Is it in season? (E.g., If it’s a Halloween decoration/costume, is it close to Halloween?)
If you needed this item, would you buy it in its current condition? (Be honest.)
What about all the rest?
✋ Remember: Don't Forget to Recycle Smart!
We know that our readers do not like to waste valuable resources, and that you might be tempted to put your would-be donations in the recycling, but STOP yourself! While junk mail and empty shampoo bottles are great to recycle while you are purging, many items do not belong in the recycling bin and are dangerous for the workers who handle your recyclables. Hangers, pots & pans, propane tanks, broken hoses – none of these should go in the recycling. When in doubt – check the Recyclopedia.
Less Stuff = Less Spring Cleaning = Win!
 Arnold, J. E., Graesch, A. P., & Ragazzini, E. (2017). Life at Home in the Twenty-First Century: 32 Families Open Their Doors. Los Angeles, CA: Cotsen Institute of Archaeology Press.
 Lost something already today? Misplaced items cost us ten minutes a day | Daily Mail Online
Celebrating Local Reuse Heroes
According to a recent study conducted by students at the Tufts University in the Urban and Environmental Policy and Planning (UEP) program in partnership with MassDEP, the reuse economy in Massachusetts contributes about $7.3 billion or $1,067 per capita per year in sales that support the local economy. Based on 2020 data, there are 6,438 secondhand retail, repair, and rental businesses in MA. They make up nearly 2 percent of all statewide businesses and account for 32,828 jobs (about 1 percent of the state’s employment). You can check out the full study here: No Waste to Spare: An Economic and Spatial Analysis of Massachusetts’ Reuse Economy. We wanted to highlight a handful of these reuse organizations that are leading the way.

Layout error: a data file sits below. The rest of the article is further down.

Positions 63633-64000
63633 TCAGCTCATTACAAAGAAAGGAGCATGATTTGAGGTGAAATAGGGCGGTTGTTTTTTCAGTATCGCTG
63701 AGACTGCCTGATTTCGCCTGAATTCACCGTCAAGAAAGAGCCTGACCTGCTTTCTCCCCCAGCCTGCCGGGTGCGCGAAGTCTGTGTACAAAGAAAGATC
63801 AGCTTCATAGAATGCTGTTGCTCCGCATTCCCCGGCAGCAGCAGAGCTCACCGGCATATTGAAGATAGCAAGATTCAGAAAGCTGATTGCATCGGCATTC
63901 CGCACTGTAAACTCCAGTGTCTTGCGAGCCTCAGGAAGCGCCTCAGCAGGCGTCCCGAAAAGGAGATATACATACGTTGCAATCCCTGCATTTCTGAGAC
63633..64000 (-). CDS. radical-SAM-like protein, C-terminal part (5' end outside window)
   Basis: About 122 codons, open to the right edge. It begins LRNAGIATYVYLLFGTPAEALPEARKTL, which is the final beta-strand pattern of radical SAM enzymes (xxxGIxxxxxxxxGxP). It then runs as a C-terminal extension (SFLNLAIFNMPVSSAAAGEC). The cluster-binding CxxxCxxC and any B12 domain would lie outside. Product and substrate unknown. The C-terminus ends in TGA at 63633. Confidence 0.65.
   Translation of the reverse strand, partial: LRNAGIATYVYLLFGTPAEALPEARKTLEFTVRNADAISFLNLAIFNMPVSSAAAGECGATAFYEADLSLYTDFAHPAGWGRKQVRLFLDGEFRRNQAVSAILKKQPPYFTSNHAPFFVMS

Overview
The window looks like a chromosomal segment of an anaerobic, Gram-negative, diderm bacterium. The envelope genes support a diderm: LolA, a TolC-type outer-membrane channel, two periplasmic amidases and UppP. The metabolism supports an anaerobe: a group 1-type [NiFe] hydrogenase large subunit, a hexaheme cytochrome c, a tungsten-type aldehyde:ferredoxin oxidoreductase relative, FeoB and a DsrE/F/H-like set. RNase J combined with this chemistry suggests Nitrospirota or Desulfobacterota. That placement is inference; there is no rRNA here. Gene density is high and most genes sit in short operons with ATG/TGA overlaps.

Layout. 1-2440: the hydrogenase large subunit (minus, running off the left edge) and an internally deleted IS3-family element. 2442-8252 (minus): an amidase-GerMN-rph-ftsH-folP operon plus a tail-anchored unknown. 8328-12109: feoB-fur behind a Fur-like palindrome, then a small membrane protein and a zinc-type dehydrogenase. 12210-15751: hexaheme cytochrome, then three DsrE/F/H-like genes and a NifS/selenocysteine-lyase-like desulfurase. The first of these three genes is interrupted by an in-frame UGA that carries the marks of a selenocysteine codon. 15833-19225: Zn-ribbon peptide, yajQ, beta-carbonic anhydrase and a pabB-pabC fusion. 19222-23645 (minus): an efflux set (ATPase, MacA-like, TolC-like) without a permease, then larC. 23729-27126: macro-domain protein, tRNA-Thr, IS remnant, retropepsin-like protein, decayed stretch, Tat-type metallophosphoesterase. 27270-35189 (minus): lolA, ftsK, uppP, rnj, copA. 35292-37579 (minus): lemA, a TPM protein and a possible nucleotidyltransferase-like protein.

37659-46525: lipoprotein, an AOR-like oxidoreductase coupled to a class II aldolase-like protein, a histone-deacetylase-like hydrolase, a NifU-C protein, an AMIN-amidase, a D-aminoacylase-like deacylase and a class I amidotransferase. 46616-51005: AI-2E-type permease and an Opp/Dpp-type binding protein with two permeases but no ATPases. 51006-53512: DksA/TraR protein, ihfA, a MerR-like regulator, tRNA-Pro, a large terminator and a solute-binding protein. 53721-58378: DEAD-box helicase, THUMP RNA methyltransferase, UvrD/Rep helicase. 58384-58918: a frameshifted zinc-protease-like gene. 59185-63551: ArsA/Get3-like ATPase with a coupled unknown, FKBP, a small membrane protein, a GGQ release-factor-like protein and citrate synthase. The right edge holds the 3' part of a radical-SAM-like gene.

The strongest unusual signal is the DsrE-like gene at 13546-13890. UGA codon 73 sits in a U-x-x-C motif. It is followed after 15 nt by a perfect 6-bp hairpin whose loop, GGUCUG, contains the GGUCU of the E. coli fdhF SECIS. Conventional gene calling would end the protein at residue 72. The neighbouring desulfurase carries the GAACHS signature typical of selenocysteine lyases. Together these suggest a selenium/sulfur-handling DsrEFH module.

Boston Building Resources — Boston, MA
The recently renovated Reuse Center at Boston Building Resources (BBR) is now open for business! This 9,024-square-foot warehouse located on Terrance Street near the Roxbury Crossing T station in Boston was updated with help from a grant from the MassDEP. Started in 1993, The Reuse Center diverts good-quality, reusable building materials that would otherwise be thrown away to homeowners at an affordable price. They additionally provide further discounts for “Plus Members” that meet set income requirements. Improvements to the center include a rooftop solar array, better lighting, and a more efficient layout that allows BBR to accept and display more donated materials. Check out all the great items the Reuse Center has to offer from kitchen cabinets to vintage doorknob sets at: Used and surplus products at bargain prices — Boston Building Resources